The first widespread attempt to reduce the power of the left in America came in 1917 with the passage of the Espionage Act. Its given intent was to prevent interference with the recruitment and deployment of the military. However, this ended up resulting in numerous anti-war activists being jailed. Since one of the key elements of the left was anti-imperialism and anti-war, many socialists and progressives were jailed, most notably Socialist Party leaders Victor Berger and Eugene Debs. Though they were both eventually released, this act was used countless times in the future to stifle anti-war sentiments.
The rise of the Espionage Act also coincided with the start of the first Red Scare. After the Bolshevik Revolution in Russia, many Americans were worried that a similar event could take place in their country. While this seems ridiculous today, the labor movement was much more prominent than it is today, and the popularity of Roosevelt’s Progressive Platform, as well as the sizable portion of the popular which Debs had taken was still in the minds of many Americans.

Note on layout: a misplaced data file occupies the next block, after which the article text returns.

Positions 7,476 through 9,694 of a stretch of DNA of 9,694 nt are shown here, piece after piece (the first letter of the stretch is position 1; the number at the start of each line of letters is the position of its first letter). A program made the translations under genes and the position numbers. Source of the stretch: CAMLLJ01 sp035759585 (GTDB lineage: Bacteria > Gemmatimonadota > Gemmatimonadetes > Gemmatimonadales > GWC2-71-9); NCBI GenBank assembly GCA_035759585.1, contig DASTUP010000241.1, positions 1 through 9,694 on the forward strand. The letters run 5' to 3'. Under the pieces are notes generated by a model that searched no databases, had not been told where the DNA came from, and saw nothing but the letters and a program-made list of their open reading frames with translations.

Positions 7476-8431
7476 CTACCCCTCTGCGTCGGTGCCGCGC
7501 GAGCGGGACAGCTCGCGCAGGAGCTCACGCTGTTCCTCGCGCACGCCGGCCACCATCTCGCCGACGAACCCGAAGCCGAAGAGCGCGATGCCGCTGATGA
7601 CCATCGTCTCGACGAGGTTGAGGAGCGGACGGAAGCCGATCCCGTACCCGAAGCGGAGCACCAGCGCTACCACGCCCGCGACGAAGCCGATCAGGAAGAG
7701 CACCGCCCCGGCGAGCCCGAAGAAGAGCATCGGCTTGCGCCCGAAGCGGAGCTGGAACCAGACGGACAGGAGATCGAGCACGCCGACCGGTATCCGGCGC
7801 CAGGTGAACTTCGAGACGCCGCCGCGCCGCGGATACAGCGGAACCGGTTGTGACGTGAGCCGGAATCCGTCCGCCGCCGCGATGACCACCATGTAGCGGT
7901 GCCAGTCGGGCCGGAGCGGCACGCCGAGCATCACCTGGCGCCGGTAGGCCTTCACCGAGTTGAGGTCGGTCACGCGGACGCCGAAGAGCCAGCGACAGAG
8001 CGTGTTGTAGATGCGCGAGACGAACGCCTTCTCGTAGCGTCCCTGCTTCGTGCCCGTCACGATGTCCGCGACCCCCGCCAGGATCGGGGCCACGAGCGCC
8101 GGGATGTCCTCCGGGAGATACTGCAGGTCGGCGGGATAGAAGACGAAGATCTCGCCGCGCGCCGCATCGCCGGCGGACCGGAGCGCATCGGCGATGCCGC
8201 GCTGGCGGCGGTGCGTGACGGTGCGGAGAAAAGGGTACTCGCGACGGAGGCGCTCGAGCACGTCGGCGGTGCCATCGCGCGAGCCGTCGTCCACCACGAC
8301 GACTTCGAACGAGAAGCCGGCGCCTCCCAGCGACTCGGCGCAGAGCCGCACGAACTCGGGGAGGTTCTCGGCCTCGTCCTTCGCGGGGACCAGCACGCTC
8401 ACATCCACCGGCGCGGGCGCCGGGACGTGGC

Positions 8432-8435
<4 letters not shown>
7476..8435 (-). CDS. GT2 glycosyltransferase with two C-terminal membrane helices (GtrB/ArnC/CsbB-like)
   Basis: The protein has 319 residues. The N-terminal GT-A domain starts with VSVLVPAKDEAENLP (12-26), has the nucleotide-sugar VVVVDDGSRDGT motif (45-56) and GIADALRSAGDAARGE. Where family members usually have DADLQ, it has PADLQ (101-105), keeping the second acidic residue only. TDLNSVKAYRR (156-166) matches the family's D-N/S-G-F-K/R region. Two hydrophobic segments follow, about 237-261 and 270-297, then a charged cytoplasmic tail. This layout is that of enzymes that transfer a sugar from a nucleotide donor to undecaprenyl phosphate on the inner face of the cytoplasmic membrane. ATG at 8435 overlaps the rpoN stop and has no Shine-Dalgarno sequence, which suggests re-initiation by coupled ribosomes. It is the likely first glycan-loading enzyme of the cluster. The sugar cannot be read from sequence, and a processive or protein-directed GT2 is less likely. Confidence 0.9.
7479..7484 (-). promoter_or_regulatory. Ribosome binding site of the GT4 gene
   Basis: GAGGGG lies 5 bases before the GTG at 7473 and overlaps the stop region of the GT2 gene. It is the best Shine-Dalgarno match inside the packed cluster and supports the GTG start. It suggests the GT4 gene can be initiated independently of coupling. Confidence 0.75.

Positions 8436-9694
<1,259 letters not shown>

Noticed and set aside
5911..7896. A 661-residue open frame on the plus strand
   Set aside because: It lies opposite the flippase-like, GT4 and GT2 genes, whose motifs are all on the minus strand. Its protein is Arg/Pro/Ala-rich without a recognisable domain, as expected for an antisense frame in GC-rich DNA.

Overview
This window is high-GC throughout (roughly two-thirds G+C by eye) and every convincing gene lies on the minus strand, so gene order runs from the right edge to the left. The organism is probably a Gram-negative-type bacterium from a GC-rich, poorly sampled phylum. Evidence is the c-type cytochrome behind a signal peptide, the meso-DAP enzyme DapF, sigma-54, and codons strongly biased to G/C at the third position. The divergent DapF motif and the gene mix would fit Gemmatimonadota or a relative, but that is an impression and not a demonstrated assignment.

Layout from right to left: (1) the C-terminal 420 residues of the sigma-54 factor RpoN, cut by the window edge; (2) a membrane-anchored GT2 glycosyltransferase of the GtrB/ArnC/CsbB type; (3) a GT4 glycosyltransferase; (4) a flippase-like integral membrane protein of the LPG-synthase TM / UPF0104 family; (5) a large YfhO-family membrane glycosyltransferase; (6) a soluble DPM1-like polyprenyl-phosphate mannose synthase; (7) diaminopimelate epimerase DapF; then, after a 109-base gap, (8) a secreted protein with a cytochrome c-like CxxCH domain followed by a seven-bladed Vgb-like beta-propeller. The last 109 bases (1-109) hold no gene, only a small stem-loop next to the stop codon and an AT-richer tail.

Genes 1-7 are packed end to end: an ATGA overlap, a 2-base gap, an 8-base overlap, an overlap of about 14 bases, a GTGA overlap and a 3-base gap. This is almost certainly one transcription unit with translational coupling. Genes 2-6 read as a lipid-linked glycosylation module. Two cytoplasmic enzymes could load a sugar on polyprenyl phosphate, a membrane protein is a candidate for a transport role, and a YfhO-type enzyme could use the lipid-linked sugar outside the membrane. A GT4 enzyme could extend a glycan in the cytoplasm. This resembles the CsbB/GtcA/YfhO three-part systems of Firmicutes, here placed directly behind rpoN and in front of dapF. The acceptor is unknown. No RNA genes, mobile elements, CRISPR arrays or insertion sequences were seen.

On top of this, the fervor of World War I introduced a new level of nationalism never before seen in American history. This caused a mass anti-communist hysteria, affecting multiple parts of life. Strikes were put down more harshly, newspapers warned about the rise of bolshevism in America, and socialist elected representatives were driven from their offices forcefully.